Two nights ago, I thought back to the time I skimmed through a 2018 Guardian article titled “Skim reading is the new normal”. As it always goes with google searches, an unexplained urge took over and pushed me to revisit the article. Right before I embarked on the Guardian article, I was reading (not skimming through) an advanced copy of GN Saibaba’s collected poems titled, “Why do you fear my way so much?” which I intended to review.
But essentially, the project I assigned to myself for a couple of hours was to take turns reading Saibaba’s poetry and deciphering how dangerous it would be if as the article suggested I, (or anyone else for that matter) skimmed through his poetry.
The Guardian article makes the case that with skim reading, “…we don’t have time to grasp complexity, to understand another’s feelings, to perceive beauty, and to create thoughts of the reader’s own.” While all these pursuits; of grasping complexity, perceiving beauty, and what not felt worthy of attention, it also pushed me to wonder what would be the perils of skim reading prison poetry. In this case, the perils of skim reading “Why do you fear my way so much?”
Delhi University professor and human rights activist GN Saibaba has been imprisoned in Nagpur Central Jail for his alleged links with Maoists since March 2017. He has been booked under the Unlawful Activities (Prevention) Act. While in prison, he fought more than just 90 percent paralysis and loneliness and bit-by-bit wrote poetry to his wife Vasantha, his friends, and other loved ones. The volume of his poetry titled Why do you fear my way so much? was recently published by Speaking Tiger.
It would be arrogant at the least to presume to understand the inner workings of a man like GN Saibaba. Even trying to sift through his poetry, in an attempt to understand his psyche, is probably an exercise in futility. But it is an exercise worthy of our attention.
In the collection Why do you fear my way so much, Saibaba has written a letter to Anjum, a fictional character from Arundathi Roy’s The Ministry of Utmost Happiness. He writes to her to say:
“As days and months slip by in my solitary cell, I find that no one is interested any longer in reading my letters and responding to me… I suddenly felt that you are the only person who would really take my letters seriously and do something concrete for my freedom.”
It is unclear if the lines above are desolate and the musings of a now mistrustful man or if he finds a smattering of hope in writing to a fictional character he endears himself to. But either way, his reality of the anda cell (egg-shaped cell) is muted by his conversation with a non-existent being. This conversation at least to this reader feels like more than an exercise in creativity: it is intimate, an odd kind of healing. The kind that strips reality of any power to further oppress.
In a separate set of lines in a poem titled The Ocean is his voice, Dr Saibaba writes:
Its poetry, stupid
It’s stupendous poetry
It doesn’t need weapons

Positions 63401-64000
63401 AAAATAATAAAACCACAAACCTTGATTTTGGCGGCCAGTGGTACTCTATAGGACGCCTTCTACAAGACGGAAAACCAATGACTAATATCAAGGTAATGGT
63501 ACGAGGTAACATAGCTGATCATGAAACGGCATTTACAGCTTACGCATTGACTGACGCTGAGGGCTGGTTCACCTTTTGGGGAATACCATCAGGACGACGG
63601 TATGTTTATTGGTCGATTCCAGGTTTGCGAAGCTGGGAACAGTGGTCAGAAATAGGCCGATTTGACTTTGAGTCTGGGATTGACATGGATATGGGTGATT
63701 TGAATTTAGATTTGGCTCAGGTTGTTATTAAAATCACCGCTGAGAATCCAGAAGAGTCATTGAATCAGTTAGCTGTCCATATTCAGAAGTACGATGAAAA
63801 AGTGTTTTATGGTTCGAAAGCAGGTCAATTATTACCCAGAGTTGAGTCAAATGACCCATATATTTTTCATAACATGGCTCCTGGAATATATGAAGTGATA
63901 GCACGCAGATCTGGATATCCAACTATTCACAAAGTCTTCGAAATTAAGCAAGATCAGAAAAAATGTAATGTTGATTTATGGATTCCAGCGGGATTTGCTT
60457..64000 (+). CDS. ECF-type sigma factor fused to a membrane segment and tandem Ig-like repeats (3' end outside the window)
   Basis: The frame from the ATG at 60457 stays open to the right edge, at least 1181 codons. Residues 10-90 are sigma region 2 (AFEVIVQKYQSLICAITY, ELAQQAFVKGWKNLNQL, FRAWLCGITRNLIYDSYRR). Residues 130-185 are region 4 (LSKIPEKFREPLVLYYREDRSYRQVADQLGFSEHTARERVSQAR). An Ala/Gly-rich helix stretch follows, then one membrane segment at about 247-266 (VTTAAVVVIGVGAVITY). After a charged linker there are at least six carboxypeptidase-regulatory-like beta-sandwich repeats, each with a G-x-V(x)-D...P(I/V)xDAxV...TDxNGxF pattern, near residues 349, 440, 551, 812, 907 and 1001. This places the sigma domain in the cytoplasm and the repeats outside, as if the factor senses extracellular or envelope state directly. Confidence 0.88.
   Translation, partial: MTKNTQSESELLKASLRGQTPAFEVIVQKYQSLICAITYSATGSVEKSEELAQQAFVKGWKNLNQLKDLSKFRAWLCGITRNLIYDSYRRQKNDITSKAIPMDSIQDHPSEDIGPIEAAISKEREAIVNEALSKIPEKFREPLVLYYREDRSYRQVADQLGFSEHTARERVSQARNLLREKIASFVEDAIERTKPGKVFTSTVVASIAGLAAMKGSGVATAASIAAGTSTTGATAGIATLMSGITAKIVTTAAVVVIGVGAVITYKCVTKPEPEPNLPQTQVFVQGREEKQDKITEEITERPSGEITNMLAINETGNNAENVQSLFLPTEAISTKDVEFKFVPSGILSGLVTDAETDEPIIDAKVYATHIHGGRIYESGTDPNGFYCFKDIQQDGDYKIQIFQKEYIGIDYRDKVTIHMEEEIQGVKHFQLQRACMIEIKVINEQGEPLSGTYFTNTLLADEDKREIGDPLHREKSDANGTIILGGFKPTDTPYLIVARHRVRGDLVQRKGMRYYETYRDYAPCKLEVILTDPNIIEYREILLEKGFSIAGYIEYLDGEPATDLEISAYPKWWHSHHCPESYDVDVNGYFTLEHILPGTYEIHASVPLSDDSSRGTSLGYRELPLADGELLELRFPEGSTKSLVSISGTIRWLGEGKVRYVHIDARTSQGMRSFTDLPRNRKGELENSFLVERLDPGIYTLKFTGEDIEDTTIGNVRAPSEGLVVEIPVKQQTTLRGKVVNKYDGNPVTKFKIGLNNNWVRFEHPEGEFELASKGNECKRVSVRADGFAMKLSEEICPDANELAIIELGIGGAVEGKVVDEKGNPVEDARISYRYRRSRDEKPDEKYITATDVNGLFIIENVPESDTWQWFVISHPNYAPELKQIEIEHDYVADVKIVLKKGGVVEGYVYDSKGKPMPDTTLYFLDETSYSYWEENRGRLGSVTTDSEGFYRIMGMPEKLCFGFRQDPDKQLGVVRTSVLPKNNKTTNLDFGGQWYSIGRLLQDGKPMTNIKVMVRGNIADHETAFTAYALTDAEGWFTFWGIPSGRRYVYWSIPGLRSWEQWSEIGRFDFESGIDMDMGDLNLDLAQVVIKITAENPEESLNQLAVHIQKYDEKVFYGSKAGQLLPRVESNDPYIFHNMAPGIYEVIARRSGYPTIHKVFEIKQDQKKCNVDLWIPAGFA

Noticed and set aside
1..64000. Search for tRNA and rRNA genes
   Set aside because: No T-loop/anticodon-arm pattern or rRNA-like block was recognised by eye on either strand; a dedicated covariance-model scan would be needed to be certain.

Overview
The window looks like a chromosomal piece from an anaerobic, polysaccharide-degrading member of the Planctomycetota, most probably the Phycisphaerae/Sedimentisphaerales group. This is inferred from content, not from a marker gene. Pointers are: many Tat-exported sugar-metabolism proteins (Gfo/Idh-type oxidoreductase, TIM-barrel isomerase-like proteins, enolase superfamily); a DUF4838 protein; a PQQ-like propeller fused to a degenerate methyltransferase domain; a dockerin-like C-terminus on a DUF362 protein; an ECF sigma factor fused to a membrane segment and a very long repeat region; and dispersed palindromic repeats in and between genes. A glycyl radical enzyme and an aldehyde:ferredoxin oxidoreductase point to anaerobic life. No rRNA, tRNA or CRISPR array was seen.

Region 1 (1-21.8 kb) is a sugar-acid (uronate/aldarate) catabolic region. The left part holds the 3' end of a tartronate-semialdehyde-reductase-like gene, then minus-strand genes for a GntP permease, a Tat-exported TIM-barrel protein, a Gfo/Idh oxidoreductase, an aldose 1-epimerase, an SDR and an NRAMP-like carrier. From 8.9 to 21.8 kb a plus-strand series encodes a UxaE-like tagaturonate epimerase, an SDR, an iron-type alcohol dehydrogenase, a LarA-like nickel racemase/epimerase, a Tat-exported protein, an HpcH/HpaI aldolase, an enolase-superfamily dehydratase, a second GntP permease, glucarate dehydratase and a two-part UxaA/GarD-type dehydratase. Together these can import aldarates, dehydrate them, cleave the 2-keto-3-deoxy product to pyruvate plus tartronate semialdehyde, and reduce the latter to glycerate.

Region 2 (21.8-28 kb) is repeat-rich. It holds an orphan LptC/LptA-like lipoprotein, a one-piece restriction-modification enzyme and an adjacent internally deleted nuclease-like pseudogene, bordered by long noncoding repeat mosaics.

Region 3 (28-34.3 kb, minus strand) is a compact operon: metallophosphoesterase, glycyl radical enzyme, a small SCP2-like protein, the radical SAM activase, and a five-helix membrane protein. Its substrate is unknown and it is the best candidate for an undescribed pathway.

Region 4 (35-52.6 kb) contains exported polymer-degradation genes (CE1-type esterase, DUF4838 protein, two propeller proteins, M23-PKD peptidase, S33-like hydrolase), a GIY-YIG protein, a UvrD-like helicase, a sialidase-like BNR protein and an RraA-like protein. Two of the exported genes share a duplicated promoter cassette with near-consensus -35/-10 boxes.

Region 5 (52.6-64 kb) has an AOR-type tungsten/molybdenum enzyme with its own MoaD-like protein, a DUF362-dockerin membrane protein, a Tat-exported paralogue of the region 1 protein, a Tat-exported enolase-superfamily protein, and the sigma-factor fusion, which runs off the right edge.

to smelt break the iron heels of history
Prison poetry or resistance poetry of any kind is a response to brute harshness with the use of metaphors and imagination. While seemingly futile, the use of imagination has generally been feared by the powers that be. In fact, Gauri Vishwanathan in her seminal work “Masks of Conquest” discusses how the Utilitarians and the Missionaries in colonial India, feared the introduction of poetry in the English curriculum. The concern expressed was that poetry would ‘result in affected style’ and ‘was harmful to morals’.
Back then, the idea of morality was a colonial one. Today, it still continues. However, the response to colonial cruelty as far as Saibaba is concerned is love and much like Kabir (the Sufi saint he invokes time and again), love requires struggle, it demands assiduous cultivation in order to overpower enslavement.
Listen to me,
The world of love takes shape
in your acts of struggle for it
Love is more than the simple tryst he shares with his wife, Vasantha. It is the aspiration for a better, more promising world. He makes it clear that all hearts ought to mourn each time there is barbarity. He also makes it clear that his heart does. In a poem titled Now we have more freedoms, he invokes Rohith Vemula, Perumal Murugan, and other heroes of oppression.
Despite his invocation of people dead and gone, letters to folks too distant or characters never to exist, Saibaba still struggles to speak to his beloved Vasantha. As Vasantha has remarked countless times before, Nagpur jail authorities refuse to let the couple communicate in Telugu, the language they know and love.
However, Saibaba’s love for his wife still shines through when he writes:
I read the expressions
on your face in the lines
when you scribbled them
inking your love
As does Vasantha’s response when she says:
I will be again,
waiting for the wings of morning light
to pick up a bunch of warm rays
of hope with my wet eyelids.
But the love is chained, hindered by the glass windows of prison from which Saibaba and Vasantha talk in an uncomfortable language for twenty brief minutes. The professor’s desire to teach, to offer affection to his wife, his very physical health are all slowly crumbling away. In this context, skim reading his poetry would be more than just a regular danger. It would be more than just an inability to grasp complexity or understand another’s feelings.
It would perhaps be the most draconian thing a reader could do.